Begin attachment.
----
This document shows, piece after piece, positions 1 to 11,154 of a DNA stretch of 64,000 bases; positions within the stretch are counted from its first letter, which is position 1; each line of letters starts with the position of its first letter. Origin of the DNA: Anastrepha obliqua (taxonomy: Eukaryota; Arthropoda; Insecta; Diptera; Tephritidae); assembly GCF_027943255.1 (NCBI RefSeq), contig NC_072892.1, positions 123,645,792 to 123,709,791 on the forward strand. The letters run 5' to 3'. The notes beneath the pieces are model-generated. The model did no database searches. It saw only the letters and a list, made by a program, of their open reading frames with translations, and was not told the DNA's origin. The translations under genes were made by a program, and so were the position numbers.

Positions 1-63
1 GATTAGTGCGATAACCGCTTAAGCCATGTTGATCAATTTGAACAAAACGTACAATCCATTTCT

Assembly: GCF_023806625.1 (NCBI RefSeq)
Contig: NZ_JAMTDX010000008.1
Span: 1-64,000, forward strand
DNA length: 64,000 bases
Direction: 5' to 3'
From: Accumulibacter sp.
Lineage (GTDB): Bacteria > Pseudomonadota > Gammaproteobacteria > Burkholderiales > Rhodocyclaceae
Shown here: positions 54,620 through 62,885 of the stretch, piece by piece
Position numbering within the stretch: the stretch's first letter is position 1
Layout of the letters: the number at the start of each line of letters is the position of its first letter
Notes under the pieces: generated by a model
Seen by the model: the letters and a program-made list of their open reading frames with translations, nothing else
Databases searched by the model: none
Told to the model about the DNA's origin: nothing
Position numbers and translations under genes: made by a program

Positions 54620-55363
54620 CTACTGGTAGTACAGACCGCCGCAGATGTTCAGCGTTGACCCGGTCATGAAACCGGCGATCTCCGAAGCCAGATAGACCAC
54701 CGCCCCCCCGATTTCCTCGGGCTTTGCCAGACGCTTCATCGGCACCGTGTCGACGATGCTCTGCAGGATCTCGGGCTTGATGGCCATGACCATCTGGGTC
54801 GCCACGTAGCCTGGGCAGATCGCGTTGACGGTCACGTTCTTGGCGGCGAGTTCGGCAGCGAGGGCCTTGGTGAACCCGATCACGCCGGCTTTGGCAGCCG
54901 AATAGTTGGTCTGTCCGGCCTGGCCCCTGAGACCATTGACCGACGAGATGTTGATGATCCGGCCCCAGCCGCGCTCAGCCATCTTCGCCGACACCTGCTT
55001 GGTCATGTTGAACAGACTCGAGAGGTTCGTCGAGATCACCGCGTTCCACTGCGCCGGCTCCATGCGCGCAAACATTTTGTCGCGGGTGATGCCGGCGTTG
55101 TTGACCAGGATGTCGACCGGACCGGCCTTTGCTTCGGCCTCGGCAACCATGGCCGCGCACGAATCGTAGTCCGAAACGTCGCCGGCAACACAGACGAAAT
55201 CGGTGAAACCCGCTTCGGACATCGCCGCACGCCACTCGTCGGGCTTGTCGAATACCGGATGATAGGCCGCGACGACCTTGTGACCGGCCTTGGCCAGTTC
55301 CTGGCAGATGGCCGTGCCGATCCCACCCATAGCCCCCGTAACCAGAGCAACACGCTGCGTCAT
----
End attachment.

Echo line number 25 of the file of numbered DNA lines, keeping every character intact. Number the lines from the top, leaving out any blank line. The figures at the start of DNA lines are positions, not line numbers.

55101 TTGACCAGGATGTCGACCGGACCGGCCTTTGCTTCGGCCTCGGCAACCATGGCCGCGCACGAATCGTAGTCCGAAACGTCGCCGGCAACACAGACGAAAT